LITTLE ROCK, Ark. — Arkansas lawmakers met in a special session to discuss proposed cuts to the state’s income tax.

The proposed tax cuts’ first stop was with the senate’s Tax and Revenue Committee.

This would eventually drop the top income tax rate in Arkansas to 4.9% for those with the highest incomes.

Lawmakers say this is a balanced cut for all earners, but opponents say low-income earners are not getting a fair shake.

“Arkansans who make under $22,000 a year, which means 20% of the state, would see no benefit at all,” Ashley Simmons of the Alliance for Disability Advocacy said.

Proponents say the low-income tax credit will help those earners who do not pay taxes more.

“Credits such as these are targeted tax relief that put hard-earned money back into the hands of working Arkansas taxpayers,” Abby Hughes Holsclaw of the Winthrop Rockefeller Foundation said.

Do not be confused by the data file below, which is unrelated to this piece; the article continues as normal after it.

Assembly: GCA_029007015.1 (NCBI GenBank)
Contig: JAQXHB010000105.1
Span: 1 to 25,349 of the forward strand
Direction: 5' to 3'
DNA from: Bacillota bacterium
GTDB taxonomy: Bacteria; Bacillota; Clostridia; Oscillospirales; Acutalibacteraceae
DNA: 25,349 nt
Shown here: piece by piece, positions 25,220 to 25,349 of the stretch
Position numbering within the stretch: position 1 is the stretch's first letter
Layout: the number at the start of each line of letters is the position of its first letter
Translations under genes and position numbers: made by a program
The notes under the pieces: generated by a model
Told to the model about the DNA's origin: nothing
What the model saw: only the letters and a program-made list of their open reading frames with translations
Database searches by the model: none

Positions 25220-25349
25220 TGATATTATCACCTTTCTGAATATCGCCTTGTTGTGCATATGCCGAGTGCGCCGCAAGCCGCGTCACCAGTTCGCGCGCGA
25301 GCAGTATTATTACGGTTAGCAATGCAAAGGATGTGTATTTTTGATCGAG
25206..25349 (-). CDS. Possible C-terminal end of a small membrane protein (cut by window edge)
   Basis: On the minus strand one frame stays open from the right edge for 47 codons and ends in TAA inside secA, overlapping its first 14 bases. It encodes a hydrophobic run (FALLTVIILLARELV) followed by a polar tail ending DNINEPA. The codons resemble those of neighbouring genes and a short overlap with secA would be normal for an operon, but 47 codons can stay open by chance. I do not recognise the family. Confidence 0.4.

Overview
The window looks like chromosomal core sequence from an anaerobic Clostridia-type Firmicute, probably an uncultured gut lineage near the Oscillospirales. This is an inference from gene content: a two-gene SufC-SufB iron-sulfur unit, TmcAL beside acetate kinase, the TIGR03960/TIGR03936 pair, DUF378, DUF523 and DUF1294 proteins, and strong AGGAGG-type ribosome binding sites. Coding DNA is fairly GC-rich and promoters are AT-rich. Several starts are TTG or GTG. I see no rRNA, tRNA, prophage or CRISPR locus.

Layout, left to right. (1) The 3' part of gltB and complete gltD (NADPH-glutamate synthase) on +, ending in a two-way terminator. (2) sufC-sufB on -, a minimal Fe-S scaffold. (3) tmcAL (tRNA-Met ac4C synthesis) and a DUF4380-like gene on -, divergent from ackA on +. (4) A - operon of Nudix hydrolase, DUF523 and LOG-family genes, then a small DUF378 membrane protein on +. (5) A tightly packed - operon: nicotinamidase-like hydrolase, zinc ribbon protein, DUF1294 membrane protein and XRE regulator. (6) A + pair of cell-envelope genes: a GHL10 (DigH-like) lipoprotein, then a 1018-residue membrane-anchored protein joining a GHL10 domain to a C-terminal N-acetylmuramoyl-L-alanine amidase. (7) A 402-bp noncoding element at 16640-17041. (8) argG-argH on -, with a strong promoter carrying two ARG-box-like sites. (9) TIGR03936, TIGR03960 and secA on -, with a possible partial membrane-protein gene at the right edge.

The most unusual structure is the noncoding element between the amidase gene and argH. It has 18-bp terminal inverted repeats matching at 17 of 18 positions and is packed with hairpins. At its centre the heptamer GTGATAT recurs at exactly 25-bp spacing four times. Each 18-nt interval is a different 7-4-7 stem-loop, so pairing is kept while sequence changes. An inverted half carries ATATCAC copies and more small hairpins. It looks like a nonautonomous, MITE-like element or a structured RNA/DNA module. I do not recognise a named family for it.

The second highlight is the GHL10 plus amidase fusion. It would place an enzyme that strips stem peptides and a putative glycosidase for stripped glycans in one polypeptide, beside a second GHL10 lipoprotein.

Earlier in the joint budget committee, three bills were passed. Two were mirroring house and senate bills that allowed for the transfer of $50 million to help fund a potential U.S. steel project.

Some lawmakers have questioned if the state benefits from that deal, but the bill’s sponsor Sen. Johnathan Dismang (R-District 28) said there are strings attached.

“Obviously they got a huge capital commitment tied to it,” Dismang said. “There are clawbacks with this $50 million so if they’re not performing or they’re not spending their capital, there are some clawback provisions for that.”

There is an additional recycling tax credit working its way through both chambers in addition to the $50 million credit.

Other issues at hand were changes to who qualifies to be on the tax appeals commission, the General Assembly having the ability to hire security, and the repealing of the insulin and LLC bills from this past session.

Sen. Jason Rapert also filed a Texas-style abortion bill and a resolution that would extend the special session by up to 15 days.